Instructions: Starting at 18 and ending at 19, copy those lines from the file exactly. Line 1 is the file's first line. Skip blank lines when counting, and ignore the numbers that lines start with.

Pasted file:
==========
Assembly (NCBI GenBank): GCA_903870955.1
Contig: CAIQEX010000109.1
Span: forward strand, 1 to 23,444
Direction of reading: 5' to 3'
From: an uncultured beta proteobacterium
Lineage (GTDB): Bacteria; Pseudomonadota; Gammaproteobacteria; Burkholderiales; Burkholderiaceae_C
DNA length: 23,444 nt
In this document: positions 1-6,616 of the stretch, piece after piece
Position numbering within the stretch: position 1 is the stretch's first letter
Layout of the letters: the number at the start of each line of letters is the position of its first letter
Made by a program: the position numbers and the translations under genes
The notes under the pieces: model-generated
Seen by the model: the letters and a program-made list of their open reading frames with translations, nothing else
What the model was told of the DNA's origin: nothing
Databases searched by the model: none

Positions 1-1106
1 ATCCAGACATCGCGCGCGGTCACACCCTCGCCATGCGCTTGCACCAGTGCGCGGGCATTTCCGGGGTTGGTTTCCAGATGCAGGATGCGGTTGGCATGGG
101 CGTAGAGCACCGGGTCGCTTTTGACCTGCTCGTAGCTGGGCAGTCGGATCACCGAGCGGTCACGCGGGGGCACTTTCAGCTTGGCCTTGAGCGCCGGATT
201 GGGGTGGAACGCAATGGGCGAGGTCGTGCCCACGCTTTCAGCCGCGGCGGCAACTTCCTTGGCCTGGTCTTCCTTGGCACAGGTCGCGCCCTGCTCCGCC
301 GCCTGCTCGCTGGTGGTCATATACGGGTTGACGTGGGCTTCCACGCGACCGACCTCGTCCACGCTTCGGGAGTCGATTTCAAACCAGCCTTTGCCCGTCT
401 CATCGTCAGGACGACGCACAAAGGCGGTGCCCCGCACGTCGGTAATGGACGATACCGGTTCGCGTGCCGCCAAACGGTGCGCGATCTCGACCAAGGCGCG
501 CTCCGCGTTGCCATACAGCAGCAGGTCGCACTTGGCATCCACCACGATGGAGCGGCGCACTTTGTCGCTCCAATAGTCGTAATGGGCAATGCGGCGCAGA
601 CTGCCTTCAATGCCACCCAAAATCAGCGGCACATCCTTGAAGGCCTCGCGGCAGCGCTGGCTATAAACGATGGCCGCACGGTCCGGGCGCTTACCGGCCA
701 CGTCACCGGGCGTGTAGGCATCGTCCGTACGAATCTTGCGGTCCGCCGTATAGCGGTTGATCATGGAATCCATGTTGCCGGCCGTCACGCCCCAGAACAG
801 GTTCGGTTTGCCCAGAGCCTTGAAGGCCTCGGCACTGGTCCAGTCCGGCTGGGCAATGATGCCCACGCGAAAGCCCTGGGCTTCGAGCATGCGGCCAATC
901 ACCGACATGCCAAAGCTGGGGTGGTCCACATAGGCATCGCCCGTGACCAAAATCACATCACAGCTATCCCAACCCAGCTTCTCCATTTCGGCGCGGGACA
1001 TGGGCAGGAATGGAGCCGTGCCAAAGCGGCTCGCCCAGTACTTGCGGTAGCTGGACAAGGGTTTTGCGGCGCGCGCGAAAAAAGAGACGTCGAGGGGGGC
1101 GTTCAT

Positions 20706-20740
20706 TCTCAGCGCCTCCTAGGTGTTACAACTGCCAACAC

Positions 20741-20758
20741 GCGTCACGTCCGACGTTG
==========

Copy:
101 CGTAGAGCACCGGGTCGCTTTTGACCTGCTCGTAGCTGGGCAGTCGGATCACCGAGCGGTCACGCGGGGGCACTTTCAGCTTGGCCTTGAGCGCCGGATT
201 GGGGTGGAACGCAATGGGCGAGGTCGTGCCCACGCTTTCAGCCGCGGCGGCAACTTCCTTGGCCTGGTCTTCCTTGGCACAGGTCGCGCCCTGCTCCGCC